References Top

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Maity P, Sengupta M, Jain K, Chaudhuri S, Chatterjee U, Datta C, et al. Utility of intraoperative squash cytology in diagnosis of paediatric central nervous system lesions. Diagn Cytopathol 2019;47:428-33.  Back to cited text no. 5
    
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Jain A, Sharma MC, Suri V, Kale SS, Mahapatra AK, Tatke M, et al. Spectrum of pediatric brain tumors in India: A multi-institutional study. Neurol India 2011;59:208-11.  Back to cited text no. 9
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Chand P, Amit S, Gupta R, Agarwal A. Errors, limitations, and pitfalls in the diagnosis of central and peripheral nervous system lesions in intraoperative cytology and frozen sections. J Cytol 2016;33:93-7.  Back to cited text no. 13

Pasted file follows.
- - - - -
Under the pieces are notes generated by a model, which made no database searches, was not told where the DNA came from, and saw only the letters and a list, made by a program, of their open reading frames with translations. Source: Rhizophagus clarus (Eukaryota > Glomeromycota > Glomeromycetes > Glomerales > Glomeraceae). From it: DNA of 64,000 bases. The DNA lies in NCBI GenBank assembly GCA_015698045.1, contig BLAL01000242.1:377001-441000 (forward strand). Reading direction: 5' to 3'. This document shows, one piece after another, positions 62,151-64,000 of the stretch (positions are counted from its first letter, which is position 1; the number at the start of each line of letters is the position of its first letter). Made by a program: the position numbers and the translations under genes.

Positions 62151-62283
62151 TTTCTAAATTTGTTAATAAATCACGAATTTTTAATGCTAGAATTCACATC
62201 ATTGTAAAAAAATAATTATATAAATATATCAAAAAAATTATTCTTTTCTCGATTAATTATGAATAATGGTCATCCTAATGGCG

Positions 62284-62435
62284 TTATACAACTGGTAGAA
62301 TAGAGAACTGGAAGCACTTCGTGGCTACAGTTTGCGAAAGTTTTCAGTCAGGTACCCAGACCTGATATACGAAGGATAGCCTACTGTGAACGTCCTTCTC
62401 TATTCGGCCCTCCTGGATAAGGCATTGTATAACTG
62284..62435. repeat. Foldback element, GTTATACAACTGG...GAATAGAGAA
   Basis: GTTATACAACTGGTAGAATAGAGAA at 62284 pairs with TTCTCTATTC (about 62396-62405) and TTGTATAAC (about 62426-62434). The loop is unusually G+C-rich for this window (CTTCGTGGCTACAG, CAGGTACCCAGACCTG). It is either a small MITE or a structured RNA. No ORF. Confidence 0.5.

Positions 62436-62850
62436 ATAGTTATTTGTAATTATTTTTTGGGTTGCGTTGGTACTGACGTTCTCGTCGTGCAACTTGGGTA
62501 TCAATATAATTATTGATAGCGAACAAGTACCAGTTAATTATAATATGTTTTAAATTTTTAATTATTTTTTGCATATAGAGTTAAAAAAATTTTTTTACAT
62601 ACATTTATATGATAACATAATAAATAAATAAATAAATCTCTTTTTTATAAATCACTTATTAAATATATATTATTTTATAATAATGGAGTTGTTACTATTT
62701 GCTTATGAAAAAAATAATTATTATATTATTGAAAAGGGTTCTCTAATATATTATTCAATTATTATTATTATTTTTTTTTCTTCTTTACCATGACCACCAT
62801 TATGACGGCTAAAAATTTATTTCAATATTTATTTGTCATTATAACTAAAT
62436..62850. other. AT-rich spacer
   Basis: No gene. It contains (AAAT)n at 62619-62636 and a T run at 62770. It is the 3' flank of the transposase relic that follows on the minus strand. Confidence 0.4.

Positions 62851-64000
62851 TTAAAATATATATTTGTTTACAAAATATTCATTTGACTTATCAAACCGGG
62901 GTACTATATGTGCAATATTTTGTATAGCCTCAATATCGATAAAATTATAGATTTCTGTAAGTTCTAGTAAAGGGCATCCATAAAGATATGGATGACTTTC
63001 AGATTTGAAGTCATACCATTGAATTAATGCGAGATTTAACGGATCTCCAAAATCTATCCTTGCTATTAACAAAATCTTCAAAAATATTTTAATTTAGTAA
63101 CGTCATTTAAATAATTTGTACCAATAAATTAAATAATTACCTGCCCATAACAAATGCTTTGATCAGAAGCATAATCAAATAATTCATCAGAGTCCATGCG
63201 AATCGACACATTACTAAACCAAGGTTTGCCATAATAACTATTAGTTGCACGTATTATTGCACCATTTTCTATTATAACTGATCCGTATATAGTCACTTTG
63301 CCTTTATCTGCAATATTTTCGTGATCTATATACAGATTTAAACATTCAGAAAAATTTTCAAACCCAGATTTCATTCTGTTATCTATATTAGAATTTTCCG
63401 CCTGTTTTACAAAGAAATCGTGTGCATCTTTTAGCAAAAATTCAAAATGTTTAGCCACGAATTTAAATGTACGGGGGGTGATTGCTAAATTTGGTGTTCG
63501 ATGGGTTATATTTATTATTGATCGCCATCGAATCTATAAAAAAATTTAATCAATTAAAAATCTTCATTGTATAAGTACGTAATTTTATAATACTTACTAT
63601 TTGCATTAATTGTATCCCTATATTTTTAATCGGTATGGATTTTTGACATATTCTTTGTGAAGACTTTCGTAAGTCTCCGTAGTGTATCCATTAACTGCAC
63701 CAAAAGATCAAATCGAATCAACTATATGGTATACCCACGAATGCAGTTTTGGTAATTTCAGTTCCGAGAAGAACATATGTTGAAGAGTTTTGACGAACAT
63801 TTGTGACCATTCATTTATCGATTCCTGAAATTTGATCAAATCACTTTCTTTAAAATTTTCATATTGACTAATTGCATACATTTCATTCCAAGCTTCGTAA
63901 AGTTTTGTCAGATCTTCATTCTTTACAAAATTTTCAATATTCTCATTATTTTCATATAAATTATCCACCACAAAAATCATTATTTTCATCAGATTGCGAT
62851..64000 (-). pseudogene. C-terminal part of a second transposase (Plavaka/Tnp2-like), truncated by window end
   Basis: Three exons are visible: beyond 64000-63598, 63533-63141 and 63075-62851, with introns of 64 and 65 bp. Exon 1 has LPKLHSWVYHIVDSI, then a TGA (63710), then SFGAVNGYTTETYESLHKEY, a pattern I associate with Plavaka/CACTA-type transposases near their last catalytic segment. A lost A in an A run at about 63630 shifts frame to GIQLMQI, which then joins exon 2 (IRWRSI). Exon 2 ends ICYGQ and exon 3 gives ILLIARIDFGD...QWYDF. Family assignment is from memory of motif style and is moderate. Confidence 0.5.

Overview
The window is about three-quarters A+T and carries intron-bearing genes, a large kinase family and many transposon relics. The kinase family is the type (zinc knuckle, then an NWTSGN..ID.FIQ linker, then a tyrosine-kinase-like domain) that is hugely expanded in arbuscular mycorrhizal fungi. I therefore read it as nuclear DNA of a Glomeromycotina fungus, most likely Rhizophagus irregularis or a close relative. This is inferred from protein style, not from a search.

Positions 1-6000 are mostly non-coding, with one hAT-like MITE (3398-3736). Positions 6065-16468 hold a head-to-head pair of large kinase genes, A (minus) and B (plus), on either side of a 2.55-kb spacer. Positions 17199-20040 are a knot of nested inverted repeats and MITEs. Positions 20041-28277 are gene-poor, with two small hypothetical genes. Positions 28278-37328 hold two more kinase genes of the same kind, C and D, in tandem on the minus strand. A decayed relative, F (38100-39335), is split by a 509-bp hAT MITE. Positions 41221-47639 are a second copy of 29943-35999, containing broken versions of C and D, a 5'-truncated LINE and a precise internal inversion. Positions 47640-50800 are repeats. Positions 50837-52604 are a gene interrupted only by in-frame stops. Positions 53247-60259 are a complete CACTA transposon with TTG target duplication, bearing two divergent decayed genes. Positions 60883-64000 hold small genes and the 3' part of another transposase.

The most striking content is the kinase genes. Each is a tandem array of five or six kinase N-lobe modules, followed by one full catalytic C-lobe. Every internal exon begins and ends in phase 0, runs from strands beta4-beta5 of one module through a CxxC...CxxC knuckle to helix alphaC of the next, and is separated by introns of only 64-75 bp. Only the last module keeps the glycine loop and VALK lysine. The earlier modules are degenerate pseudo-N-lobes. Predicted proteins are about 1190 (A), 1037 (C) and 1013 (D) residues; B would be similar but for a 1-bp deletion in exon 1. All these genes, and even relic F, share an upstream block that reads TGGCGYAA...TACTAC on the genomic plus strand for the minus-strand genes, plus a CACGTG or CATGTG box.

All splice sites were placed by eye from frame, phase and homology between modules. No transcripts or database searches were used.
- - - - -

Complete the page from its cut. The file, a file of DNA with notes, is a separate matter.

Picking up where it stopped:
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Ghosh R, Dutta D, Dasgupta S, Chatterjee U, Chatterjee S, Chaudhuri MK. Recurrent skull base rhabdoid meningioma in an adolescent patient. Neurol India 2016;64:1365-9.  Back to cited text no. 14
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    Figures

  [Figure 1], [Figure 2], [Figure 3]
 
 
    Tables

  [Table 1], [Table 2], [Table 3], [Table 4], [Table 5]